Should We Have Higher Standards in Musical Tastes?


Consider the age-old question:  Should Christians have a higher standard in their musical tastes than non-believers?  Actually, it probably is not ‘age-old’ because in ancient times there was not the onslaught of different musical genres or questionable lyrics that we are faced with today. Even looking at church worship, we see in recent decades division among congregations based on contemporary songs vs. traditional hymns. Though both praise our Lord and have edifying lyrics, we still find partiality.  Some argue traditional hymns are more reverent and holy than the upbeat worship songs while others argue the hymns don’t invoke a sense of praise and joy that the contemporary songs provide.

If we are divided by our choice in worship songs, imagine the crossroads we face on an individual level in the secular world. For those of us who love the Lord yet still like to rock out, it can be a challenge navigating what is acceptable to God, man and ourselves. Should we only be singing/listening to Christian music? Praise music is an overt expression of glorifying God; however, we can still edify God in secular music as well. Though the lyrics may not outwardly praise God, there is a rejoicing through the music itself. Just as many of us are not called to ministry, we can still glorify God in our own workforce. In all things we are to give glory to God. This may be appreciating the talents He has given to these artists.  So then are we able to listen to a piercing guitar solo by Hendrix or sing to Sheryl Crow and not feel admonished? If it does not grieve your soul, then yes. “For the Kingdom of God is not a matter of eating and drinking, but of righteousness, peace and joy in the Holy Spirit, because anyone who serves Christ in this way is pleasing to God and approved by men” (Romans 14: 17-18).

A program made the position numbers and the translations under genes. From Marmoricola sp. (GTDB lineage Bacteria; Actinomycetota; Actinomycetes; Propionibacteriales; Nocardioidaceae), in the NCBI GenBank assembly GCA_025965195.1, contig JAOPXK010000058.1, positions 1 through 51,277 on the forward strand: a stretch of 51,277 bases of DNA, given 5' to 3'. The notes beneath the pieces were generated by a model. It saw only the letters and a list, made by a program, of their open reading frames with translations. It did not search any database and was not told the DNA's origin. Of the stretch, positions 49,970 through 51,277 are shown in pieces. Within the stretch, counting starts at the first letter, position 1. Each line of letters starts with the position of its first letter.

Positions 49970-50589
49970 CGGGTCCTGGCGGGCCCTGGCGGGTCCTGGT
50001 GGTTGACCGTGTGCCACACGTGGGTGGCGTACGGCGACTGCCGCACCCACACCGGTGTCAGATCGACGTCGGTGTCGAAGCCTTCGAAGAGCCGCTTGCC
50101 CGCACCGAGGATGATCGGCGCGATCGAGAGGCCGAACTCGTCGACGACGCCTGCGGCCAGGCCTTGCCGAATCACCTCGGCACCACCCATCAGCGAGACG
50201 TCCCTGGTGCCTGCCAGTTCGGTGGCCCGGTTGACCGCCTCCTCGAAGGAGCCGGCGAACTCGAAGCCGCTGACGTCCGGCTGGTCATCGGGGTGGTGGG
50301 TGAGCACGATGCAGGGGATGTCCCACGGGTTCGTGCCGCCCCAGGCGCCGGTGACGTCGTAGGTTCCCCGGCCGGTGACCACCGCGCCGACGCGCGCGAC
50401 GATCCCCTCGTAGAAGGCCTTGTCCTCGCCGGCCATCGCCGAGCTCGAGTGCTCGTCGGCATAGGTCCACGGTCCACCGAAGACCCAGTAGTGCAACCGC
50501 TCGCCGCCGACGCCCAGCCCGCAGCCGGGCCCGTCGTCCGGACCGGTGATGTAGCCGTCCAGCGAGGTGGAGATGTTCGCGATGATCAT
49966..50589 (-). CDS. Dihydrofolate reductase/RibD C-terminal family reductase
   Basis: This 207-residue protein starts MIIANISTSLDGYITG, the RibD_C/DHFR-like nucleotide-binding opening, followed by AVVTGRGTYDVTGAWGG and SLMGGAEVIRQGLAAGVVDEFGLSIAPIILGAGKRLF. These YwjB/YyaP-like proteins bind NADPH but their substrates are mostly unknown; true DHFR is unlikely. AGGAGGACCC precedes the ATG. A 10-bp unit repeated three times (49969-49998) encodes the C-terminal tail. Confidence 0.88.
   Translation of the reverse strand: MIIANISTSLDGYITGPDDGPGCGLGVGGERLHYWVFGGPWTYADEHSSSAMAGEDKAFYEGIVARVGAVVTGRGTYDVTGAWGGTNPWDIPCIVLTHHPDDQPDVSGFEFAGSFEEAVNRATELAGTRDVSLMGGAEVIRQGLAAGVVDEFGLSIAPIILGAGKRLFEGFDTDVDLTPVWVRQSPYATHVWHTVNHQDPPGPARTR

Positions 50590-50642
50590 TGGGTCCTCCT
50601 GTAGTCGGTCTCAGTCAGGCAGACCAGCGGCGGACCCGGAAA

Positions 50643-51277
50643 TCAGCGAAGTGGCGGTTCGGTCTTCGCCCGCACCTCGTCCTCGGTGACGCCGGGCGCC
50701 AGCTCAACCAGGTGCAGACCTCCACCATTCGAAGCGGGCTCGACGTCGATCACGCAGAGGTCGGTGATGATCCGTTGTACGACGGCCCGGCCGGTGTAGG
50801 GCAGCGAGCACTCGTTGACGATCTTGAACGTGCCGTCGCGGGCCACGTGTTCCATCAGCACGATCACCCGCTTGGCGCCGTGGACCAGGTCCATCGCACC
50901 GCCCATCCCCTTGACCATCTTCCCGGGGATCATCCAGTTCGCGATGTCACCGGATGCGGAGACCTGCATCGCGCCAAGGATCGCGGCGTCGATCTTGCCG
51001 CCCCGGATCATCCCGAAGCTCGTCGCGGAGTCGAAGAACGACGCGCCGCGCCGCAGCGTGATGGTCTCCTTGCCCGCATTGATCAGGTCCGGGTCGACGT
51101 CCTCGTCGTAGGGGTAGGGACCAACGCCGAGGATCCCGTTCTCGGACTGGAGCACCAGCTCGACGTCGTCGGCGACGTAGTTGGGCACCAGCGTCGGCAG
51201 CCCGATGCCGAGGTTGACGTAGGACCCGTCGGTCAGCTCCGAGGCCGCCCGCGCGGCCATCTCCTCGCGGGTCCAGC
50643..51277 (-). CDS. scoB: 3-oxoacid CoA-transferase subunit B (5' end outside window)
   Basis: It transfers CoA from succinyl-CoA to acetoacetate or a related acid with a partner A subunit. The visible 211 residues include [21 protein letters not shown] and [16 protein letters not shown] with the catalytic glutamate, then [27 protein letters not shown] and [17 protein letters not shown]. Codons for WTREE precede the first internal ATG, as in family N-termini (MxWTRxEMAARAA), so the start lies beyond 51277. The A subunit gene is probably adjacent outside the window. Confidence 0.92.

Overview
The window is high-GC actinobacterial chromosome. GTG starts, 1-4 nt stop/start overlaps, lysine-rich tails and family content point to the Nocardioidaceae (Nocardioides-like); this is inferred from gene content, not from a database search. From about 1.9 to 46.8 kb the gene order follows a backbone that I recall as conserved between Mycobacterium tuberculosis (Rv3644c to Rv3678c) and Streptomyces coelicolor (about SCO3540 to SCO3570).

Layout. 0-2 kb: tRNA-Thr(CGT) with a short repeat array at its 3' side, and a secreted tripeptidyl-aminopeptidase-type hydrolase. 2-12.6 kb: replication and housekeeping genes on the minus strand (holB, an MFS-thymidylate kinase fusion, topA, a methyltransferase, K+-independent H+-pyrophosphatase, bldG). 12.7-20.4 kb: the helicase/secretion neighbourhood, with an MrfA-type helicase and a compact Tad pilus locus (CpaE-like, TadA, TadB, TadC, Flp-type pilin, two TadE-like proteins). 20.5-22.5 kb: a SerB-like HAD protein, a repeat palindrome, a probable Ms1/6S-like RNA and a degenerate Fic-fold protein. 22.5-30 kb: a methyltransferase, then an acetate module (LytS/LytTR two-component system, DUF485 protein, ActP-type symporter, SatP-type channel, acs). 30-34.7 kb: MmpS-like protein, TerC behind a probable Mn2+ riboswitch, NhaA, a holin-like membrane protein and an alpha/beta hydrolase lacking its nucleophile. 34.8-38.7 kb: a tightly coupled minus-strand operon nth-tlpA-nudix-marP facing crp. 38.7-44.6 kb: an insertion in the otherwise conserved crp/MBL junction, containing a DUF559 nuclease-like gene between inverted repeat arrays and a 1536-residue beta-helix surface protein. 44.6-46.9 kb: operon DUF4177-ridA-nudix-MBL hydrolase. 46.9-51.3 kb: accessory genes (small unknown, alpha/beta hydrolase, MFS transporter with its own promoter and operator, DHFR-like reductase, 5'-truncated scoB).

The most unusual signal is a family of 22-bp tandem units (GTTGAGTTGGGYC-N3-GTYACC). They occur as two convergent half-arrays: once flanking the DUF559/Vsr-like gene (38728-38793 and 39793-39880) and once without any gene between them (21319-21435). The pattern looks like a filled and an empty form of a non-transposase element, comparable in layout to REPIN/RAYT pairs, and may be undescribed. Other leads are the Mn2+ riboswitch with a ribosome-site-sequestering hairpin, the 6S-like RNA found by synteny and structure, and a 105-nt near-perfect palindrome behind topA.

A stumbling block?

Will our music choices be a stumbling block to someone else?  We are told as believers in Christ “not to be conformed to this world, but be transformed by the renewal of your mind so that you may prove what the will of God is, that which is good and acceptable and perfect” (Romans 12: 2) We are being watched by the world and are instructed “in speech, conduct, love, faith, and purity, show yourself an example of those who believe” (1 Timothy 4:12b). Does this mean we should be listening to music that sets up apart from the unbelieving world?  The answer may lie in 1 Corinthians 10: 24-33 where the believers of the time are told they are able to eat meat sold in the market but if someone says it is meat that is sacrificed to idols, do not eat it for their sake. Though it is permissible to you, it may be a stumbling block for them. In music this may mean all songs are permissible to listen to but if you come across someone who is offended by it, refrain from listening to it out of respect for them.


Does it edify?

What about songs that are actually anti-Christian?  There is an increase in songs that degrade women, use obscenities and even blast God. Are these also permissible? “All things are lawful, but not all things edify” (1 Corinthians 10: 23b). The Bible also warns, “do not let unwholesome talk come out of your mouths” (Ephesians 4:29a) We are told “let us purify ourselves from everything that contaminates body and spirit, perfecting holiness out of reverence for God” (2 Corinthians 7: 1b). Do the songs we listen to contaminate our spirits?  Can we feel good about the lyrics? “Test yourselves to see if you are in the faith; examine yourselves” (2 Corinthians 13: 5a).  Are you in the faith when listening to these lyrics? The closer you align yourself with God’s will, the more conviction you feel when it goes against His Word. You will feel a burden on your heart and a grieving in your spirit. Let this be your guide.

Personally, when I recommitted my life to Christ, I did undergo a bit of music purging. As a songwriter, there is a definite dividing line of B.C. (before Christ) songs and A.C. (after Christ) songs. The former were more of a dark nature whereas the latter are songs of hope and joy and even some worship songs. I still love rock, blues and soul. But I do find myself omitting certain lyrics or words that I find disrespectful while still enjoying the rest of the song. This is my own standard. Others may be more strict in their listening choices. Each of us should examine our hearts and ask God to lead us. More important than the music we listen to is whether you live your life as a love song to Christ.